Trump Mexico wall will destroy lives, Berlin mayor warns

Trump Mexico wall will destroy lives, Berlin mayor warns
27 January 2017

Berlin Mayor Michael Mueller has urged US President Donald Trump "not to go down the road of isolation" with his planned border wall with Mexico.

Mr Mueller warned such divides cause "slavery and pain" and would "destroy the lives of millions".

The German city was divided by the Berlin Wall from 1961 to 1989.

Mr Mueller's statement came as Mr Trump and Mexican President Enrique Pena Nieto agreed to "work out their differences" over the issue.


January 27, 2017

Growth-stunting gene may spare South Americans from dementia

Growth-stunting gene may spare South Americans from dementia
USC study indicates that a genetic mutation in a group of Ecuadorians may help them avoid Alzheimer’s disease
BY Emily Gersema JANUARY 25, 2017

Ecuadorians who have a rare, growth-stunting gene do not appear to experience memory loss to the same degree as other people, according to a new study.

“This genetic mutation, Laron syndrome, seems to be protective against age-dependent cognitive decline,” said senior corresponding author Valter Longo, a biogerontologist at the USC Leonard Davis School of Gerontology. “We have been able to observe only a handful of them in their 80s and 90s, but neither my Ecuadorian collaborator Jaime Guevara-Aguirre nor I have ever seen a case of Alzheimer’s in these people, and we believe this extends to dementia.”

The study, published in The Journal of Neuroscience, is the latest in a series by Longo and Guevara-Aguirre, an Ecuadorian endocrinologist, who are examining the health and aging of Laron syndrome. The rare genetic mutation, a type of dwarfism, was identified in a group of Ecuadorians whose ancestors had fled Spain during the Inquisition more than three centuries ago. The mutation leaves them without a growth hormone receptor – and consequently they are short in stature.

A condition with health advantages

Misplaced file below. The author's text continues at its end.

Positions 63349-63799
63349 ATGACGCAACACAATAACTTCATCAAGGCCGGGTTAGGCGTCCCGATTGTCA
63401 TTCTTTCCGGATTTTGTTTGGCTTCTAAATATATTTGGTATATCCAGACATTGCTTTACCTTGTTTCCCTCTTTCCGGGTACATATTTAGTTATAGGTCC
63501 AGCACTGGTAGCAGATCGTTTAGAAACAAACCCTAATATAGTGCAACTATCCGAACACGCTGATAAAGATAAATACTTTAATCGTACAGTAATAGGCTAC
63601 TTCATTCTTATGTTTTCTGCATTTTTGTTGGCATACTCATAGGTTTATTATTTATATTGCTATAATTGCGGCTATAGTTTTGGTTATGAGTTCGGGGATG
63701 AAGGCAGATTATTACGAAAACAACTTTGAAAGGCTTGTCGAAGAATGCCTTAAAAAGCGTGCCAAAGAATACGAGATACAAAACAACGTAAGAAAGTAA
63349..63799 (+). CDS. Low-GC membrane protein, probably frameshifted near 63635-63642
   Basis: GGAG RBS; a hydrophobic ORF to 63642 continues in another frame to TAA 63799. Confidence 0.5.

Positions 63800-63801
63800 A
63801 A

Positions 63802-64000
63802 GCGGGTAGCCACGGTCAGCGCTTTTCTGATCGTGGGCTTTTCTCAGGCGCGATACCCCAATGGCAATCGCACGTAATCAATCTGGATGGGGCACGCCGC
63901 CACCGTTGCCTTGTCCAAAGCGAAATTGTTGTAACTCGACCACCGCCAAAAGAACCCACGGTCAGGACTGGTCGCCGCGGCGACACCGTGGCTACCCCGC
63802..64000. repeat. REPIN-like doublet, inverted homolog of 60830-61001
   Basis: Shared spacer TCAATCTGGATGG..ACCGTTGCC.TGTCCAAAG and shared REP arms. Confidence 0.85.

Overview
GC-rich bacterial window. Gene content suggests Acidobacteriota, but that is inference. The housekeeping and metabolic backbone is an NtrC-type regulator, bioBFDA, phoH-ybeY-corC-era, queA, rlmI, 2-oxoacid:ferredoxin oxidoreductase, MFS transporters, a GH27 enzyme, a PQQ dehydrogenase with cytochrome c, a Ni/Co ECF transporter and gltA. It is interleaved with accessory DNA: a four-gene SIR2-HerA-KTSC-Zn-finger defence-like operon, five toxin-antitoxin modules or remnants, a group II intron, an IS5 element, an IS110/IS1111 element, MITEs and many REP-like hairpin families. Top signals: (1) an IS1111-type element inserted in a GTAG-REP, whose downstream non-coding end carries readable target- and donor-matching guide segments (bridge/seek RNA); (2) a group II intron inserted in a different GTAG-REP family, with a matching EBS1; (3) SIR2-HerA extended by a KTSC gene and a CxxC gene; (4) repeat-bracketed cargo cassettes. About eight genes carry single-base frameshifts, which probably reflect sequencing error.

The Ecuadorians with Laron syndrome who consented to take part in these studies are among an estimated 350 people in the world who have the mutation, according to the National Institutes of Health. Longo, who directs the Longevity Institute at USC Davis, said that they are the descendants of people who fled the Spanish Inquisition to live in Ecuador.


January 26, 2017

Honduras: Fruit Giant Fyffes Violating Workers Rights, Claims IUF

Source: Morning Star UK

Honduras: Fruit Giant Fyffes Violating Workers’ Rights, Claims IUF

Wednesday 25TH JAN 2017

FRUIT giant Fyffes is systematically violating workers’ rights in Central America, international food workers’ union federation IUF charged yesterday.

The transnational is the biggest importer of bananas to Europe and among the largest global suppliers of pineapples and winter season melons.

But workers in Fyffes’ subsidiaries — Anexco in Costa Rica and Suragroh in Honduras — have reported serious and systematic violations of basic labour rights, including freedom of association, the IUF said yesterday.

Reported abuses include threats, harassment and sacking of union members, blocking collective bargaining processes, failure to pay minimum wages and social insurance, exposing workers to hazardous agrochemicals and sacking pregnant workers.

Read more: http://www.morningstaronline.co.uk/a-3af5-Honduras-Fruit-giant-Fyffes-violating-workers-rights,-claims-IUF#.WIlhJxsrKyI

January 25, 2017

Sons of Panama's ex-president Martinelli under investigation in bribery and money laundering case

Sons of Panama's ex-president Martinelli under investigation in bribery and money laundering case